Every career has a reality TV show nowadays, from chefs to pawn brokers, but what about photographers? When I was asked to be the resident photographer on History Asia’s first home grown reality show about photography, Photo Face-Off, I jumped at the chance.
The show is regional only, filming in Thailand, Vietnam, Singapore, Malaysia, Taiwan, and Indonesia. It was described to me as Iron Chef meets Amazing Race. The show has essentially made photography a sport and being a competitive dude I love this idea.
I was confident and maybe a little cocky about my skills because I shoot all kinds of professional photography. I’ve shot over 100 assignments for the New York Times all over Asia, and I also run a successful wedding photography and commercial photography business. I’m use to working under pressure and working quickly.
I was a little worried that my looks might hinder my chances at being selected. The producers had only seen my old biography pictures where I had a full head of hair and was decently fat. The updated version of myself was larger and lets say less hair present. I was later told the Advertising Agency was disappointed that my looks didn’t match my picture; you have to love that Asian honesty.
I slammed an afternoon whiskey at my office to loosen up the nerves and had my friend interview me for my audition video.
I’m a goofy dude and that showed, and the next thing you know a tall fat American photographer was put on TV.
The show pits me up against amateur photographers all over the region and is based on the Canon PhotoMarathon, a popular yearly photography contest in most major cities throughout Southeast Asia.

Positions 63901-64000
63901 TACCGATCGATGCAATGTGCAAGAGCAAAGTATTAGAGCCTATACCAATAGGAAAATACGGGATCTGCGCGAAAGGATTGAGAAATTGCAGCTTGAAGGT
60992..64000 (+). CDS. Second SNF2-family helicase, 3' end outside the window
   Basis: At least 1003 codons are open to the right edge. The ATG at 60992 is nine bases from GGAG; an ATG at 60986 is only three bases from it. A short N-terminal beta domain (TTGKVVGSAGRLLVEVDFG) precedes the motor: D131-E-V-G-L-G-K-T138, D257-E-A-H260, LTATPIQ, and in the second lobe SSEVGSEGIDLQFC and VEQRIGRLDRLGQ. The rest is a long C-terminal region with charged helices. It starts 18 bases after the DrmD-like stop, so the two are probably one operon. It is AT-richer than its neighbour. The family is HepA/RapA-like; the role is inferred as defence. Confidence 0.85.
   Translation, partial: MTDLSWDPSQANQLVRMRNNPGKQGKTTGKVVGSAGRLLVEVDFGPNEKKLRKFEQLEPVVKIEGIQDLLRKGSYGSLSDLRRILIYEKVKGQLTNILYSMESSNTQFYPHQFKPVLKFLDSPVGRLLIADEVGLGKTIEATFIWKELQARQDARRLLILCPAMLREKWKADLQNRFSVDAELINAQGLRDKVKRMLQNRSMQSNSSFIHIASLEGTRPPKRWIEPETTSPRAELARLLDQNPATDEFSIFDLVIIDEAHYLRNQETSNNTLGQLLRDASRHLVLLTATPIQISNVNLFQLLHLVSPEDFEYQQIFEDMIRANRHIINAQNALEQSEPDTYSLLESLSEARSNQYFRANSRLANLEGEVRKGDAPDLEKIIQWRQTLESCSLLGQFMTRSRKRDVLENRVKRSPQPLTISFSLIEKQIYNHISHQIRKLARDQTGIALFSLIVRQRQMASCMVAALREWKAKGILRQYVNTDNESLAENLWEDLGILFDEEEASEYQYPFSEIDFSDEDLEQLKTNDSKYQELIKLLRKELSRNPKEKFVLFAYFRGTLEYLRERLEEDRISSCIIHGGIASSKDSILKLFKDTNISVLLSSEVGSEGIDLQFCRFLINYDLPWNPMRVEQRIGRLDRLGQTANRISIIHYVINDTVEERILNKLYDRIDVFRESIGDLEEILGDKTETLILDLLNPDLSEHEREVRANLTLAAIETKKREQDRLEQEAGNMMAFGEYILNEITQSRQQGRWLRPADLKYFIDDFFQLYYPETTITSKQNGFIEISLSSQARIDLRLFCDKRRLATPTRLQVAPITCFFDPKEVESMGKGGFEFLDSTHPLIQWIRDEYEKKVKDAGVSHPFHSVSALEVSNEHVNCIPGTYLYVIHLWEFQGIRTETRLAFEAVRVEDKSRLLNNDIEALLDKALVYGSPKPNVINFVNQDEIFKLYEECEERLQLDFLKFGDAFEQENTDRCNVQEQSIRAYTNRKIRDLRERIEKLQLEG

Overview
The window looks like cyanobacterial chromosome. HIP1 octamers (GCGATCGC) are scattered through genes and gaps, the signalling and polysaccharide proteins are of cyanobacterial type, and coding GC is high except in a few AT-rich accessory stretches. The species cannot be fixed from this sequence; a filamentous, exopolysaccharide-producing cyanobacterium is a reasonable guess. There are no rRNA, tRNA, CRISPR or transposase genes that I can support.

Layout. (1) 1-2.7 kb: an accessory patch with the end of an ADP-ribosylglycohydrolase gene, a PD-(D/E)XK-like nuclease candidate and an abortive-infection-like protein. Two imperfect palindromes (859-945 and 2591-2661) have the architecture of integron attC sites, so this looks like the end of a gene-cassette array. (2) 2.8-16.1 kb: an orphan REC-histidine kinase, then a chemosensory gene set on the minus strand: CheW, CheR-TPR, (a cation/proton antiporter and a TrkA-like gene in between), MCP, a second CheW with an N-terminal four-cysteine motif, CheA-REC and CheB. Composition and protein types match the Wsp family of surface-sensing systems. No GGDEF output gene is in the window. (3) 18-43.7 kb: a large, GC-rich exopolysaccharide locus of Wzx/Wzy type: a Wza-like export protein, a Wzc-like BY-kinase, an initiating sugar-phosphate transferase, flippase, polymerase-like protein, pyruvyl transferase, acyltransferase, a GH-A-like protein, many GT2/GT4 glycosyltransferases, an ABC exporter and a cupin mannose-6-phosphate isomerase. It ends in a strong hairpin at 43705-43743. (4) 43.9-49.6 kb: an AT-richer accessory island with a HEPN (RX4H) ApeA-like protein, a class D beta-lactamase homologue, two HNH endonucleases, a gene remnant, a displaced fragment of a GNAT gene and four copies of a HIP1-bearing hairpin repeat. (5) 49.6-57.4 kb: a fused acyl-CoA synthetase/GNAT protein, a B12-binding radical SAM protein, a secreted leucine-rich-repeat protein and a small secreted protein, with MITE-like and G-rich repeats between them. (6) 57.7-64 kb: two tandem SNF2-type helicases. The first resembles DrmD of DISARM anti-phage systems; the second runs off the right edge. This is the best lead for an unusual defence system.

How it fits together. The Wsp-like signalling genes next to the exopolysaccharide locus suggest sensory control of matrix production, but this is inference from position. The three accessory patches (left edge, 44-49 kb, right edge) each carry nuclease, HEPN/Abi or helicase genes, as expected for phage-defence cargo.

Through the course of an episode I go head to head against the amateur local photographer in 3 different challenges and we use everything from the top of the line DSLR’s to compact cameras. The playing field is leveled by time restrictions and extreme circumstances like having to get a macro shot of bees without wearing protective gloves. I don’t always win and the show humbled me quite a bit.
The show is part entertainment and part education and it caters to any level of interest in photography. After the show was finished, I got to travel to all the Canon PhotoMarathon events in the Southeast Asia and talk about photography. It’s amazing how many people come to these events — there were thousands. I was enthralled about the passion for photography in Southeast Asia; people are so hungry to learn.
Season 1 was a huge success for the network and Season 2 was just given the go ahead. We start filming in Singapore at the end of this month and I can’t wait to compete.
About the author: Justin Mott is photographer and founder of Mott Visuals, a boutique photography and film production studio based in Thailand and Vietnam serving all of Asia and beyond. Visit his website here.